Mad Rock released the updated Venus, the Venus 4.0. The 4.0 version sports new colors, updated gear loops, and a thicker waist belt. Below is a comparison with the updated harness shown first, followed by the Venus harness we tested.
We are now linking to the updated Venus 4.0, but our experiences accounted below refer to the previous Venus harness.
Hands-On Review of the Venus
The Venus has a single strand of webbing as the primary structure of the waistbelt (with padding built up around it). It has adjustable leg loops and a full-strength haul loop.
Testing out the Venus. This harness sat lower on our hips than others, which a few of our testers liked.
We gave the Venus a lower score for standing comfort for several reasons. The material is stiff and not very pliable, which we noticed when sitting or just hanging out in the harness. Also, the rise is on the low side, so if you try to wear this one on your waist, the front of the waist belt then digs into you a little bit. This harness is better for those who like to wear their harness lower on their hips.
You can see how the front of the harness is dipping forward and digging into us. There's wasn't enough rise in the front for most of our female testers.
The construction of the Venus's waistbelt is fairly simple — there's a single strand of one-inch webbing tacked on to the "padding" on the waistbelt (we use quotation marks because there is little padding there). When you weight this harness, you can feel that all of the pressure is in that one inch of webbing. Other harnesses use dual or even triple webbing systems to disperse the load over a greater area, and the difference is noticeable.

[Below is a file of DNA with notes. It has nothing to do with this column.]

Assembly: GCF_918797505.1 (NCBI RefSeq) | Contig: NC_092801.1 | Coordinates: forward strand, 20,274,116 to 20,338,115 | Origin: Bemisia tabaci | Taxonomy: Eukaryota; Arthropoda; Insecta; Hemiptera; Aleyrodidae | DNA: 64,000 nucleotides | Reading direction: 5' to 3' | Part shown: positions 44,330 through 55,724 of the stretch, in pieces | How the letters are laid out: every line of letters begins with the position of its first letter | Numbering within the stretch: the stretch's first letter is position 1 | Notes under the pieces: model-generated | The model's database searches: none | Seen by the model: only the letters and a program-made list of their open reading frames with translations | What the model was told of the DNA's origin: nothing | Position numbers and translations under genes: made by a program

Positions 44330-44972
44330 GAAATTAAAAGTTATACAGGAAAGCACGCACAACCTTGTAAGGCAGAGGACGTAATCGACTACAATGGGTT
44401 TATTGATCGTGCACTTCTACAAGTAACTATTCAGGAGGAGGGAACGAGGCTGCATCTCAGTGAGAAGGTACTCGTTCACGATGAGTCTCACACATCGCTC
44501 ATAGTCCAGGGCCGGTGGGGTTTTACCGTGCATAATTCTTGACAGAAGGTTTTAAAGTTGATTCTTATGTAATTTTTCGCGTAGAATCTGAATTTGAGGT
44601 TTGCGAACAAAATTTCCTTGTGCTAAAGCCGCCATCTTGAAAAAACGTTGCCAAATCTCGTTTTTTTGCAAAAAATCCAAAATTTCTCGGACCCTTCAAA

Testing this basic harness reminded us how far harness design and engineering has come, though it does usually come with a steeper price tag as well.
The Venus is more of an attempt at an all-around harness than a discipline-specific one. There is a full-strength haul loop, which you don't always get out of a sport harness, but the rear leg loops are secured with large buckles, which is never comfortable when chimneying. We look for comfort in our all-around models for those long days on the rock, but this one just didn't deliver so well.
The buckles make it easier to drop the leg loops, but they don't feel great in certain climbing situations like chimneys.
The Venus is best used for single-pitch climbing (since we didn't find it too comfortable to hang in). The gear loops can hold quite a bit though, so you could easily use it for traditional climbing.
We did like the adjustable leg loops on this model more than the ones on the Black Diamond Technician.
The Venus has adjustable leg loops, which helped give it a good score for adjustability. The risers in the back are easy to adjust as well.
We prefer to use this harness for sport climbs over trad.
This is one of the least expensive harnesses in our test group. However, we thought many harnesses with a similar pricetag were better quality and more versatile.
The Mad Rock Venus
lacked enough comfort for us to recommend it whole-heartedly, but it still gets the job done, and when purchased as a starter pack, it is an incredible value. Pick this one up if you are new to climbing and need to get a lot of gear at once but don't have an unlimited budget to do it with.